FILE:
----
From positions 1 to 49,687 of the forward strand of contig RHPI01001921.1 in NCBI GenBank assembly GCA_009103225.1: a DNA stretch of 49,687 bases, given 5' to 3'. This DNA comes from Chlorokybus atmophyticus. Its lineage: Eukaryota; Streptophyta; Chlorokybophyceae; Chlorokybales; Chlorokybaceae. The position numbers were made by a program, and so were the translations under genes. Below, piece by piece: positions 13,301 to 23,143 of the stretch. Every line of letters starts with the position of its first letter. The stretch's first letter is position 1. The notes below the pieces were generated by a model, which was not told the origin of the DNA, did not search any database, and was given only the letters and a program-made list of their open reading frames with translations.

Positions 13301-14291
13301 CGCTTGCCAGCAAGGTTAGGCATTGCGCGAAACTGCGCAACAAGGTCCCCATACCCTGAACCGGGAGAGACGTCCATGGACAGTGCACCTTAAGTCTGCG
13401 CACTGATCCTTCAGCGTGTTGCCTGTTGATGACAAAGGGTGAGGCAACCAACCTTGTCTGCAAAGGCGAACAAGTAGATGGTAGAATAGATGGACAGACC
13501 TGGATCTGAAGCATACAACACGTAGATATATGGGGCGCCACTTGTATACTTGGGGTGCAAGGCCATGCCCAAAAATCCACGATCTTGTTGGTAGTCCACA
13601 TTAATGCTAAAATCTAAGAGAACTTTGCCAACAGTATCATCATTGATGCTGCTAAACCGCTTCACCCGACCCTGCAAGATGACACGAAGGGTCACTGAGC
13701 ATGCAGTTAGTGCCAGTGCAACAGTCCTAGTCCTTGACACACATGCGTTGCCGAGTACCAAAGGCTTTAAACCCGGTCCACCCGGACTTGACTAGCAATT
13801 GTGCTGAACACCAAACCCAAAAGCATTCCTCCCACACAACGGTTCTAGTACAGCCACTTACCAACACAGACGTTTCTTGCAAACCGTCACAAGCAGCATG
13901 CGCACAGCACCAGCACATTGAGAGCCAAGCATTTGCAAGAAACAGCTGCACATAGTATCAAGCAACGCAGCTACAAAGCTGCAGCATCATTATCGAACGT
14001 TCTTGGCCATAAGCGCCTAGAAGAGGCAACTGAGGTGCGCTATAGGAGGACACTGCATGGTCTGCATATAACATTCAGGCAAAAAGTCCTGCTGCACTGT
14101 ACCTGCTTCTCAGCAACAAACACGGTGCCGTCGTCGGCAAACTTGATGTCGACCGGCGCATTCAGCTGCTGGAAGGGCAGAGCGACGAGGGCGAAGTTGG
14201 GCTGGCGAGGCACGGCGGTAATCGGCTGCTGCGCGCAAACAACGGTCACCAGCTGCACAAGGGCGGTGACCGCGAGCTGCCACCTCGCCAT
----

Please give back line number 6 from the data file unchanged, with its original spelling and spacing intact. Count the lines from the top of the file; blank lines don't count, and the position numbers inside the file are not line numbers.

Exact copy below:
13601 TTAATGCTAAAATCTAAGAGAACTTTGCCAACAGTATCATCATTGATGCTGCTAAACCGCTTCACCCGACCCTGCAAGATGACACGAAGGGTCACTGAGC